Benghazi Committee Screws Up Again

Sidney Blumenthal, a longtime confidant to former President Bill Clinton and Democratic presidential candidate Hillary Clinton, arrives on Capitol Hill on June 16 to face questions from the House panel investigating the deadly 2012 attacks in Benghazi, Libya.Susan Walsh/AP

Let our journalists help you make sense of the noise: Subscribe to the Mother Jones Daily newsletter and get a recap of news that matters.

Jeff Stein reports on yet another bad day for the Benghazi committee:

Already wobbling with accusations, some by its own Republican members, that it’s been running a Hillary Clinton hit squad since May 2014, leaders of the panel struggled Sunday to fend off new charges that they had mischaracterized the former secretary of state’s handling of sensitive intelligence.

Indeed, according to committee correspondence reviewed by Newsweek, the CIA did tell the panel on Saturday that it had reviewed 127 emails between Clinton and her close friend and outside adviser, Sidney Blumenthal, and none of it was deemed classified.

“The CIA reviewed the material in question and informed State that it required no redactions,” the agency informed Susan Sachsman Grooms, staff director and general counsel for the panel’s Democrats, on October 17.

What a shocker. Sidney Blumenthal didn’t have access to classified information. Who could have guessed?

Pretty much everyone, I suppose. But Blumenthal is a longtime Clinton confidante, and one of the great white whales of the Clinton inquisition of the 90s. When his name popped up, Republicans reacted like Pavlov’s dogs, panting and drooling despite the fact that there was zero chance Blumenthal had the slightest connection or insight into the Benghazi attacks. Still, it was Sidney! Gotta be a scandal in there somewhere.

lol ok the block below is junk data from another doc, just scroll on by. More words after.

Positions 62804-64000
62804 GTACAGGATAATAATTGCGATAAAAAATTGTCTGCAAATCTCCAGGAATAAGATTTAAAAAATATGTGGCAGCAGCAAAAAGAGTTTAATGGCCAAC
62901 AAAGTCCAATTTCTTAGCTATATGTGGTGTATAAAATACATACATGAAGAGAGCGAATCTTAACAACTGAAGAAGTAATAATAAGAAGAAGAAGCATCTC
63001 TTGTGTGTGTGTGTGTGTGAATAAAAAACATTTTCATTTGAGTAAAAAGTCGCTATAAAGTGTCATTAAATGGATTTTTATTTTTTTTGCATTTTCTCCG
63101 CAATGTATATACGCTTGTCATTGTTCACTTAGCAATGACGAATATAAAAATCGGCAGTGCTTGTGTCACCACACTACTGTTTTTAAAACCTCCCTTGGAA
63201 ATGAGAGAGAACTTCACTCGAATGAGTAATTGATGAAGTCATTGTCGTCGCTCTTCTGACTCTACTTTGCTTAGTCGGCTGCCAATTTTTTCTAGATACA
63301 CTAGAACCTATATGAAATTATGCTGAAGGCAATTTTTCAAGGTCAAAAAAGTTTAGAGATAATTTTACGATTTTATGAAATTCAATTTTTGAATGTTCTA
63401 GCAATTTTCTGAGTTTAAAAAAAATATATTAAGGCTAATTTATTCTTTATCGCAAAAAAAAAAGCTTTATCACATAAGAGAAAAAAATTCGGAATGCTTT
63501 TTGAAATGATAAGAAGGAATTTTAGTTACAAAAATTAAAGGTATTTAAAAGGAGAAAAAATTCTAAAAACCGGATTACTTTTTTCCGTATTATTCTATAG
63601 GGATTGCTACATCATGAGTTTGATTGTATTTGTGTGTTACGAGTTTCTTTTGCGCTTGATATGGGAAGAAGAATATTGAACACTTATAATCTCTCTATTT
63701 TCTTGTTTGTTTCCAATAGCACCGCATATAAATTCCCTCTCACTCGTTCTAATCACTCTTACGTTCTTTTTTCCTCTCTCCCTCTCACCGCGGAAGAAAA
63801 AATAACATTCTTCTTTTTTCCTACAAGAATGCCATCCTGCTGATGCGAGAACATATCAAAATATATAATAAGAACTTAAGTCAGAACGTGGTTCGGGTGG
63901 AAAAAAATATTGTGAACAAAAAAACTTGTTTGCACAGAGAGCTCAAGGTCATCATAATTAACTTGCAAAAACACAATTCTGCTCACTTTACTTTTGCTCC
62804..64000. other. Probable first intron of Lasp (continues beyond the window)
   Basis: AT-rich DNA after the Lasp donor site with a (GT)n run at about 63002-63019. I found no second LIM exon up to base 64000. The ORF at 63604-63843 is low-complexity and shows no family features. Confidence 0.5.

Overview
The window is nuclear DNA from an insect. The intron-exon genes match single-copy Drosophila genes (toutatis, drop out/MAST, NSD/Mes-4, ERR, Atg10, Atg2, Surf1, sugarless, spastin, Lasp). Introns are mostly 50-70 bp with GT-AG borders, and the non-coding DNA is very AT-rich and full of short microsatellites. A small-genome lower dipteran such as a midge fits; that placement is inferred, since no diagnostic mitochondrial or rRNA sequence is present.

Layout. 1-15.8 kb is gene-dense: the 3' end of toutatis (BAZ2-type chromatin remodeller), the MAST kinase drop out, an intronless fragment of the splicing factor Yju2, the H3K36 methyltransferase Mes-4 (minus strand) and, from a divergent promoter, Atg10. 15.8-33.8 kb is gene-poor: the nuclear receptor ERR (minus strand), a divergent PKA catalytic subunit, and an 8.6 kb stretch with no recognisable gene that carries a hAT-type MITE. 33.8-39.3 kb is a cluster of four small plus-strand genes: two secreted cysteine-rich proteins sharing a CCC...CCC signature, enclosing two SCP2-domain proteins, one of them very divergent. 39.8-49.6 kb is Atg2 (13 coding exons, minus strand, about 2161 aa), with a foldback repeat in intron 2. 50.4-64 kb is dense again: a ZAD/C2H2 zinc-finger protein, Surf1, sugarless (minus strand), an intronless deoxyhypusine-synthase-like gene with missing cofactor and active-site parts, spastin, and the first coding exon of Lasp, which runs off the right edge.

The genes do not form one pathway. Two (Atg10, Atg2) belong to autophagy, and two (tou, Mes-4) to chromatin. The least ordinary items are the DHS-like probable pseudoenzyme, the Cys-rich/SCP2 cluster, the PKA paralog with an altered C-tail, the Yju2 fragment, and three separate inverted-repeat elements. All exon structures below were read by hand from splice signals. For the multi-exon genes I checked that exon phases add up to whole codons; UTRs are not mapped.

But no. No scandal, no classified info, no favoritism. It was just Sidney doing what he does: offering information and advice—solicited or otherwise—to one of the Clintons. No worries, though. If it’s not Sidney, it’ll be someone else. Republicans are just sure they’ll find a blue dress in there somewhere.


Headshot of Editor in Chief of Mother Jones, Clara Jeffery

It sure feels that way to me, and here at Mother Jones, we’ve been thinking a lot about what journalism needs to do differently, and how we can have the biggest impact.

We kept coming back to one word: corruption. Democracy and the rule of law being undermined by those with wealth and power for their own gain. So we're launching an ambitious Mother Jones Corruption Project to do deep, time-intensive reporting on systemic corruption, and asking the MoJo community to help crowdfund it.

We aim to hire, build a team, and give them the time and space needed to understand how we got here and how we might get out. We want to dig into the forces and decisions that have allowed massive conflicts of interest, influence peddling, and win-at-all-costs politics to flourish.

It's unlike anything we've done, and we have seed funding to get started, but we're looking to raise $500,000 from readers by July when we'll be making key budgeting decisions—and the more resources we have by then, the deeper we can dig. If our plan sounds good to you, please help kickstart it with a tax-deductible donation today.

Thanks for reading—whether or not you can pitch in today, or ever, I'm glad you're with us.

Signed by Clara Jeffery

Clara Jeffery, Editor-in-Chief

payment methods

We Recommend